[0018] As used herein, a "polymer" may be used to refer to homopolymers, copolymers, interpolymers, terpolymers, etc. [0019] As used herein, when a polymer is referred to as comprising a monomer, the monomer is present in the polymer in the polymerized form of the monomer or in the derivative form of the monomer.

[0020] As used herein, when a polymer composition or blend is said to comprise a certain percentage, wt%, of a monomer, that percentage of monomer is based on the total amount of monomer units of all the polymer components of the polymer composition or blend.

[0021] As used herein, "elastomer" or "elastomeric composition" refers to any polymer or composition of polymers (such as blends of polymers) consistent with the ASTM D1566 definition. Elastomer includes mixed blends of polymers such as melt mixing and/or reactor blends of polymers. The terms may be used interchangeably with the term "rubber(s)."

[0022] A "polyolefin" is a polymer comprising at least 50 wt% of one or more olefin monomers. Preferably, a polyolefin comprises at least 60 wt%, or at least 70 wt%, or at least 80 wt%, or at least 90 wt%, or at least 95 wt%, or 100 wt%, of one or more olefin monomers. Preferably, a polyolefin comprises 1 -olefins, having carbon numbers of 2 to 20, or 2 to 16, or 2 to 10, or 2 to 8, or 2 to 6.

[0023] As used herein, "primary backing" layer, "second" layer, "third" layer, and "middle" layer are merely identifiers used for convenience, and shall not be construed as limitation on individual layers, their relative positions, or the laminated structure, unless otherwise specified.

[0024] As used herein, when a layer is referred to as "substantially" locking the plurality of fibers extending from the back side of the primary backing layer in, it means that at least about 90%, at least about 92%, at least about 94%, at least about 96%, or at least about 98% of the fibers are held in place after being rolled over by a Velcro type tool for about 20 times in a Velcro roller test. Preferably, no fuzzing is visible to the naked eye.

[0025] As used herein, "carpet" also includes carpet tiles and portions of a carpet.

[0026] The present invention relates to a carpet comprising a propylene-based elastomer, and methods of making the same. In one embodiment, a carpet comprises: (a) a primary backing layer having a face side and a back side; (b) a plurality of fibers attached to the primary backing layer and extending from both the face side and the back side of the primary backing layer; and (c) a second layer attached to the back side of the primary backing layer, comprising at least one propylene-based elastomer comprising at least about 60 wt% propylene-derived units and about 5 to about 25 wt% ethylene-derived units, by weight of the propylene-based elastomer, wherein the propylene-based elastomer has a heat of fusion of less than about 75 J/g, wherein the second layer substantially locks in the plurality of fibers extending from the back side of the primary backing layer.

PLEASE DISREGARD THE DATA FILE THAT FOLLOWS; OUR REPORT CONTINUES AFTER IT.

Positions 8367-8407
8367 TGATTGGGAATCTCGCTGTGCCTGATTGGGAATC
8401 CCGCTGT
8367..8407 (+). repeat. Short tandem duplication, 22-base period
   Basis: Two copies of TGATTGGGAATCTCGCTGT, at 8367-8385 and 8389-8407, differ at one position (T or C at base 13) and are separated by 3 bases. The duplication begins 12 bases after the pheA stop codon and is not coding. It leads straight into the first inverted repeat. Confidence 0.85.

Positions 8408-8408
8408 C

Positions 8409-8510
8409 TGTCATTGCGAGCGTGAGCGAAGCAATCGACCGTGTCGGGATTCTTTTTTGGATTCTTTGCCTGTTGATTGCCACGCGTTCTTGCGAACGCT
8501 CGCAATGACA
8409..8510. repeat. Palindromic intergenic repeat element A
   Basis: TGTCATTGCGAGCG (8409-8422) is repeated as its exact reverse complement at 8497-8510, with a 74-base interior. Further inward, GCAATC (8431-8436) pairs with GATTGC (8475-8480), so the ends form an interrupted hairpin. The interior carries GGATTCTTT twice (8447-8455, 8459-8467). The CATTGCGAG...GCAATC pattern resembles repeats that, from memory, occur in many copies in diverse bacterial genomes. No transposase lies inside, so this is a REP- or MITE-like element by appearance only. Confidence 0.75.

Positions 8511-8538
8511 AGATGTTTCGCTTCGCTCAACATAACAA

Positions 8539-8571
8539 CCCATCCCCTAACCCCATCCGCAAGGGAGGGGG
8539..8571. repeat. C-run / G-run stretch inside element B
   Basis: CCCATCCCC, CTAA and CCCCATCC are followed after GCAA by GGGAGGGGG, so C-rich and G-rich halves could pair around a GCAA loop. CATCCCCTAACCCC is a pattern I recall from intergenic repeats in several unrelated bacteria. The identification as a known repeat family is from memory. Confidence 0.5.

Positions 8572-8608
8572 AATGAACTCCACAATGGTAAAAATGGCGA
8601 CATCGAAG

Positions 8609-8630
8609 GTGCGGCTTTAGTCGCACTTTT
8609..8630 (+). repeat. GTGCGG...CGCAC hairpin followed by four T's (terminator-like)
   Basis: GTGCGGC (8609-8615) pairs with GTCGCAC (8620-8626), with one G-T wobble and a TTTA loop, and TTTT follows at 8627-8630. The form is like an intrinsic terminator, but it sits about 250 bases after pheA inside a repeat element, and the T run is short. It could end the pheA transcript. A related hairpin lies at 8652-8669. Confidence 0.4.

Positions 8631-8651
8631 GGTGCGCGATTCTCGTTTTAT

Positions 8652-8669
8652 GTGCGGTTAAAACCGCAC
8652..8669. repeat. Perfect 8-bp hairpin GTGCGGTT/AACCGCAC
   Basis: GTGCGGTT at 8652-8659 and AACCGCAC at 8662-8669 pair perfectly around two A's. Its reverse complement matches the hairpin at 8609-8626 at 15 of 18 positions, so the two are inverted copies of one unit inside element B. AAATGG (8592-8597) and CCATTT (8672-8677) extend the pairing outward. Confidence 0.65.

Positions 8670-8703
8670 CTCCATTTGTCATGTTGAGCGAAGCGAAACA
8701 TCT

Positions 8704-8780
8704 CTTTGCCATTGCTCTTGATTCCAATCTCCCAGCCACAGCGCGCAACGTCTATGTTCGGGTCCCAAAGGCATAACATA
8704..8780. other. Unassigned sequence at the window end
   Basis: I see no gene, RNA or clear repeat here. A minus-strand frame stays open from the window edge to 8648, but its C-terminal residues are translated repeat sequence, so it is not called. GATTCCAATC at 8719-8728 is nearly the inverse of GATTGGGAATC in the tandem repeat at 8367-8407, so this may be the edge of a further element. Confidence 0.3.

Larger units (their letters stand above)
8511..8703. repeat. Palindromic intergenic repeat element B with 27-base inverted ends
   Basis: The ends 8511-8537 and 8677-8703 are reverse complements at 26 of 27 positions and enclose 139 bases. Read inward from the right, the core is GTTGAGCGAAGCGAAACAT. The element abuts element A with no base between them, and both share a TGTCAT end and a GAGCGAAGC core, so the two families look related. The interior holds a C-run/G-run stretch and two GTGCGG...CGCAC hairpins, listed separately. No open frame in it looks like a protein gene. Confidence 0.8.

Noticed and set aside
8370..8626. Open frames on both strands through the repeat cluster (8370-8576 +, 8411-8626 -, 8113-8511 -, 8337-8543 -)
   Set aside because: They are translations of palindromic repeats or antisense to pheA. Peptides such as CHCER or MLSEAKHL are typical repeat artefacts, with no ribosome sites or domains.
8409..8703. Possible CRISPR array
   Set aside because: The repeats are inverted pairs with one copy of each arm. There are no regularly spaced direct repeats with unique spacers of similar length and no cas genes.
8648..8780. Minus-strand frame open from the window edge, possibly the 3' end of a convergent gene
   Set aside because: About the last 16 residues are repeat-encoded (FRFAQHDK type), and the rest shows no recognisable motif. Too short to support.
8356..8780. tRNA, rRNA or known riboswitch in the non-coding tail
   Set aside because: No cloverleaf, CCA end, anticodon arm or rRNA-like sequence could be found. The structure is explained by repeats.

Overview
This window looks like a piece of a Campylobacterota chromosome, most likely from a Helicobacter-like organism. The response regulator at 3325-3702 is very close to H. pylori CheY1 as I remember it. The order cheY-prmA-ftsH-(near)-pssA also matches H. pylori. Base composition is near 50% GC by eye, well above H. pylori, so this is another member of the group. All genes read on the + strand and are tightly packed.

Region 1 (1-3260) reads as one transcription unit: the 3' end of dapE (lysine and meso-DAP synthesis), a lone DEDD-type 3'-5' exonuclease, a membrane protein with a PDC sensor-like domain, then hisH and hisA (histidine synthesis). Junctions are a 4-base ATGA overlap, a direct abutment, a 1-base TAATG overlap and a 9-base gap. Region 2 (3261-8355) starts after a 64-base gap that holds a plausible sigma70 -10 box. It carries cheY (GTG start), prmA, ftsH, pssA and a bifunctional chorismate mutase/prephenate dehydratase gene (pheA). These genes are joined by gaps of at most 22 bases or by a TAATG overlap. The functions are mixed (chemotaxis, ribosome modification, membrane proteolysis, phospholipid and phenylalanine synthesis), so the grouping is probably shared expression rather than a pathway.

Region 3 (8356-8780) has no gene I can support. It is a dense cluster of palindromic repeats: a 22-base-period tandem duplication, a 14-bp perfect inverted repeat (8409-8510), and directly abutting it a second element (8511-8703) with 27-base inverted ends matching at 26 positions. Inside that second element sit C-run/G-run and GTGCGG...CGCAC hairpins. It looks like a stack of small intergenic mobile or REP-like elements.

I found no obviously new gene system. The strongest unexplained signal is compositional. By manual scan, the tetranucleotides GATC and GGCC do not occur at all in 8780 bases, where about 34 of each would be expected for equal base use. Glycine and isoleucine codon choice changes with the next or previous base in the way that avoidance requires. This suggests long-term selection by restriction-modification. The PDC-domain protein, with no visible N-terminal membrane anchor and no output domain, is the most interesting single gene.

Propylene-based elastomer

[0027] The carpets described herein comprise a propylene-based elastomer. The propylene-based elastomer may be a copolymer of propylene-derived units and units derived from at least one of ethylene or a C4-10 alpha-olefin. The propylene-based elastomer may contain at least about 60 wt% propylene-derived units based on the weight of the propylene- based elastomer. The propylene-based elastomer may have limited crystallinity due to adjacent isotactic propylene units and a melting point as described herein. The crystallinity and the melting point of the propylene-based elastomer can be reduced compared to highly isotactic polypropylene by the introduction of errors in the insertion of propylene. The propylene-based elastomer is generally devoid of any substantial intermolecular heterogeneity in tacticity and comonomer composition, and also generally devoid of any substantial heterogeneity in intramolecular composition distribution.